April 24 - May 1, 1 9 9 7
[Governor's Race]

Fall from grace

Lieutenant Governor Paul Cellucci was on the inside track to be governor. Now things are starting to get a little complicated.

by Dan Kennedy

Mounted above Lieutenant Governor Paul Cellucci's desk, in his office on the third floor of the State House, is a large, ornately framed portrait of Robert F. Bradford, the state's Republican governor from 1947 to '48. When asked about its significance, Cellucci has a ready answer.

"He's a good role model," he replies with just the slightest trace of a grin. "He was a lieutenant governor who became governor."

It's an expression of optimism entirely out of sync with Cellucci's political prospects. These days Cellucci seems more likely to be transmogrified into the Invisible Man than the next governor of the Commonwealth.

Lieutenant Governor Paul Cellucci
Attorney General Scott Harshbarger
Rep. Joe Kennedy
State Treasurer Joe Malone

Joe Kennedy, a likely candidate for governor in 1998, has quickly established himself as a media black hole, sucking in all the heat and light that enters his gravitational field.

In public, Governor Bill Weld can't decide whether to run again -- and in private, he breaks bread with Cellucci's archrival, State Treasurer Joe Malone, telling him something that apparently sounded to Malone like a pledge not to seek re-election.

On the few occasions when the political wise guys even mention Cellucci's name, it's to spread rumors: that he'll step down, or that he'll run for Congress. Never mind that Cellucci says none of it's true.

For Argeo Paul Cellucci, it wasn't supposed to be like this.

Just a year ago it looked like a good bet that he would follow in Governor Bradford's footsteps. Weld was off to a strong start in his campaign to unseat US Senator John Kerry. And if Weld won, Cellucci would have a two-year head start as governor before having to stand for election in his own right.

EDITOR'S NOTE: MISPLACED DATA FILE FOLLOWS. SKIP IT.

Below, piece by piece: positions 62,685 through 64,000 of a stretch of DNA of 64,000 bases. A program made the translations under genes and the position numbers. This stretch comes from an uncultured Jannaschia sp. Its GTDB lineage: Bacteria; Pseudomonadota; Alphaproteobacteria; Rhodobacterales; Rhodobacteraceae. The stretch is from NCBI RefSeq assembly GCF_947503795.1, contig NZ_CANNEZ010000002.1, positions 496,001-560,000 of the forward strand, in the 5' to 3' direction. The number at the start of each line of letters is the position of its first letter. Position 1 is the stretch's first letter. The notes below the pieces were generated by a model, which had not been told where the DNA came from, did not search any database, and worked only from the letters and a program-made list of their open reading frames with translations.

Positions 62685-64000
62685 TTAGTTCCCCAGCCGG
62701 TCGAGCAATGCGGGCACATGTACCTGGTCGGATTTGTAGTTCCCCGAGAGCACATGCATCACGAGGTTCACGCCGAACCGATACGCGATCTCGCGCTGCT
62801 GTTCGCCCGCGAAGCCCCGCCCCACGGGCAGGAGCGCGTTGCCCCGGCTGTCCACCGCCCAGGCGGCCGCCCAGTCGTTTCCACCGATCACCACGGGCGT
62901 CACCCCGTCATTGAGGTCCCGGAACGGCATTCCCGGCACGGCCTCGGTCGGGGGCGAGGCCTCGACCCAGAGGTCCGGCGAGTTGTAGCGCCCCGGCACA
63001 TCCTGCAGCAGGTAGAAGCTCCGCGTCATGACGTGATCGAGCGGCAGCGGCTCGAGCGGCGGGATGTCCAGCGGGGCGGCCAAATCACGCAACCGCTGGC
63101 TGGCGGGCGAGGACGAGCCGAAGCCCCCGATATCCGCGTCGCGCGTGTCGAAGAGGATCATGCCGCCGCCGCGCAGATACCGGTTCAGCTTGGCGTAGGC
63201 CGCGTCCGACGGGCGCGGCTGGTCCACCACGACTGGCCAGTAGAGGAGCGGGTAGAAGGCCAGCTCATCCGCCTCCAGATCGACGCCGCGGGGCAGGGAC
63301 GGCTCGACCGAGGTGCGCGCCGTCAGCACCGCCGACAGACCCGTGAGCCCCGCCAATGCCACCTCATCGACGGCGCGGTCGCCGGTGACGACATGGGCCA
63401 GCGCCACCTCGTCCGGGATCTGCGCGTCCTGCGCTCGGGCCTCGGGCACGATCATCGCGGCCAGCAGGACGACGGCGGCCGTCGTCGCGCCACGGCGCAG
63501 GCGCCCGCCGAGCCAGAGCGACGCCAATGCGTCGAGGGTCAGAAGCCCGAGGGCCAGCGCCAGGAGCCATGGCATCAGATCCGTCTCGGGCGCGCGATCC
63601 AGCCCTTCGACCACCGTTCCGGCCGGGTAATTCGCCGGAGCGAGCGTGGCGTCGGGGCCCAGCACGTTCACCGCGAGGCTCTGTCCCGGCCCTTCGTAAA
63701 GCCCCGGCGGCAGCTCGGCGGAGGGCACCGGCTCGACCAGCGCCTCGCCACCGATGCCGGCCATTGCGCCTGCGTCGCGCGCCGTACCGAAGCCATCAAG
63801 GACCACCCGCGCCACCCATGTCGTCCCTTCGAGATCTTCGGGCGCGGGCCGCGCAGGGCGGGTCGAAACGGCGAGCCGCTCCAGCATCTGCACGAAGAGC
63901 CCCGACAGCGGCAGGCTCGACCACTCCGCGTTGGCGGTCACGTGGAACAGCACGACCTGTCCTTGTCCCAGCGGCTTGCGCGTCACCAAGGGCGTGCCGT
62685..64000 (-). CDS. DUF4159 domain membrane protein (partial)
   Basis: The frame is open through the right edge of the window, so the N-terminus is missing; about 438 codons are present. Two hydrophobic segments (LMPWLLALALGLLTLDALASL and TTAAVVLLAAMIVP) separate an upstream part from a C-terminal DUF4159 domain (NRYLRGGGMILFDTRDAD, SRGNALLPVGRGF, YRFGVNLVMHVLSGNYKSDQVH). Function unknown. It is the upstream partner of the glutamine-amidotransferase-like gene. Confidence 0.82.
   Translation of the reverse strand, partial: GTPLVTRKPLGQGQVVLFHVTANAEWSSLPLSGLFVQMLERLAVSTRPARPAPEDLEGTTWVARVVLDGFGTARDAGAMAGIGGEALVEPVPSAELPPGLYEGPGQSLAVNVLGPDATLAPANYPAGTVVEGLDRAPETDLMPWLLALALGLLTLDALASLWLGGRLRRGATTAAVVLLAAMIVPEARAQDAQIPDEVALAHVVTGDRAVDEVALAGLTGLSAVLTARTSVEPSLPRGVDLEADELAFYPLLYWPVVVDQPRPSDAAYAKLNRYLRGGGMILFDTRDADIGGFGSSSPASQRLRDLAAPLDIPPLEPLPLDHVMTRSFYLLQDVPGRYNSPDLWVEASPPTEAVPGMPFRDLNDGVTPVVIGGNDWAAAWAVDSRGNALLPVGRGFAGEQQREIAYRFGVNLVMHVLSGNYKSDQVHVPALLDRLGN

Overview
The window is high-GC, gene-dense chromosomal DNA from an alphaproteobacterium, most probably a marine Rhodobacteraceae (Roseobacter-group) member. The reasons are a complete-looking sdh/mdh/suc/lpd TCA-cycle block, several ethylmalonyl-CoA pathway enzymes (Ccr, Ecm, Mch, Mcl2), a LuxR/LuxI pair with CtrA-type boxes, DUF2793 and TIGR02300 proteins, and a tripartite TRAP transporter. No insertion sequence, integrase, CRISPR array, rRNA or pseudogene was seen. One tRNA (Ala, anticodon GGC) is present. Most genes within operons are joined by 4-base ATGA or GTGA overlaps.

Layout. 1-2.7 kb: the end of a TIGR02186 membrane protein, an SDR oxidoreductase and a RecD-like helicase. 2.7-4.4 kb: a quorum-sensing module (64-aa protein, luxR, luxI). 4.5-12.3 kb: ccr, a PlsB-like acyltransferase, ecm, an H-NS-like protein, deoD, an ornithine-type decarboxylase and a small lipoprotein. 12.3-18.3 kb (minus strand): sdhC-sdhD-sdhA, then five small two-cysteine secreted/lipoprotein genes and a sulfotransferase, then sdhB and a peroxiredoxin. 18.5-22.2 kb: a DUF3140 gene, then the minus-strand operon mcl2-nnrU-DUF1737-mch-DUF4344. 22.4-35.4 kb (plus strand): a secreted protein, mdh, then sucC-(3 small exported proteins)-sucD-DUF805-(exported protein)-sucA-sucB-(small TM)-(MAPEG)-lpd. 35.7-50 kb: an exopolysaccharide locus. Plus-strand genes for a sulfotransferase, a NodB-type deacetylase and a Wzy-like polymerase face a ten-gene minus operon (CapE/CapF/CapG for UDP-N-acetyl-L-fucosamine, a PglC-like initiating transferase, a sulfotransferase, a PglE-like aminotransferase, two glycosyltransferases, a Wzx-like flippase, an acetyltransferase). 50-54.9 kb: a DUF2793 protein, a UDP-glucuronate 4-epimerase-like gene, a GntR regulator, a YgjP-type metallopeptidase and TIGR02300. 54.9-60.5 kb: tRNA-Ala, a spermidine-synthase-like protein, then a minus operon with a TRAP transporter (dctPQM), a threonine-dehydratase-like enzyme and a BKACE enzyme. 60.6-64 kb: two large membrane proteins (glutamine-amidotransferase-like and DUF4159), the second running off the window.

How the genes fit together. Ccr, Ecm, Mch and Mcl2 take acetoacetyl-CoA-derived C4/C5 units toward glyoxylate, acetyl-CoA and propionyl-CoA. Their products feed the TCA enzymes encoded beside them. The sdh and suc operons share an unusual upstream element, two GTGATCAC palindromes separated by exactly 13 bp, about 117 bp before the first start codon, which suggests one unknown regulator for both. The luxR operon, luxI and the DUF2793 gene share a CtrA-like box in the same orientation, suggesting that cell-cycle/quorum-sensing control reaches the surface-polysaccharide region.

But Cellucci's political fortunes were soon dealt a devastating double blow.

The first came on July 26, when the Boston Globe, in a front-page story, reported that Cellucci -- whose status as Weld's "co-governor" is built largely on their reputation for tight-fisted management of the state's fiscal affairs -- had run up $750,000 in personal debt, $70,000 of that on credit cards.

The second came on Election Day, November 5, when Weld lost by an unexpectedly big margin, sentencing Cellucci to two more years as lieutenant governor. To make matters worse, some political observers blamed Cellucci for Weld's defeat, arguing that voters didn't want to leave the governorship in the hands of a guy who couldn't balance his own finances.

The question now is whether Cellucci has any political future at all.

Forget Joe Kennedy for the moment. Few observers outside Cellucci's immediate circle think Cellucci could even win his party's 1998 gubernatorial primary against Malone, a media-savvy, charismatic outsider. One telling indication: a poll conducted in February by Opinion Dynamics showed Malone with a favorable/unfavorable ratio of 53/9 and Cellucci with 40/21. (Kennedy was at 61/24 and Attorney General Scott Harshbarger, his likely Democratic-primary opponent, scored 48/11.)

"Cellucci's in deep shit," says Lou DiNatale, a political analyst with UMass/Boston's McCormack Institute of Public Affairs. "Malone is a completely independently built political operation. Cellucci needed the cover of Weld in order to grow, and that really hasn't worked to his advantage. He makes an easy target, both in a primary and a general election."

Adds a Democratic political operative: "Every Republican I know believes that Malone would win a fair fight -- or even an unfair fight, as long as he gets to make his case. The truth is that the hearts and souls of Republicans belong to Malone. That's the line you get over and over and over again, except from people who are incredibly loyal to Weld-Cellucci."

Thus at 49, Cellucci's political career may well be over, or close to it. So it's not surprising that after more than six years in one of the most thoroughly useless jobs in state government, Cellucci says he wants another six: the remaining two years of his current term, plus another four in a third Weld-Cellucci administration, which can happen only if both he and the governor break their pledge to serve only two terms. Presumably a third term would give Cellucci a chance to hunker down, get his finances under control, repair his image. And who knows? Maybe by 2002, both Malone and Kennedy will have found something else to do with their lives.

"I'm encouraging the governor to run," says Cellucci. "You go with your strongest candidate, and Governor Weld and I have been a very good team."

More . . .

Dan Kennedy can be reached at dkennedy[a]phx.com.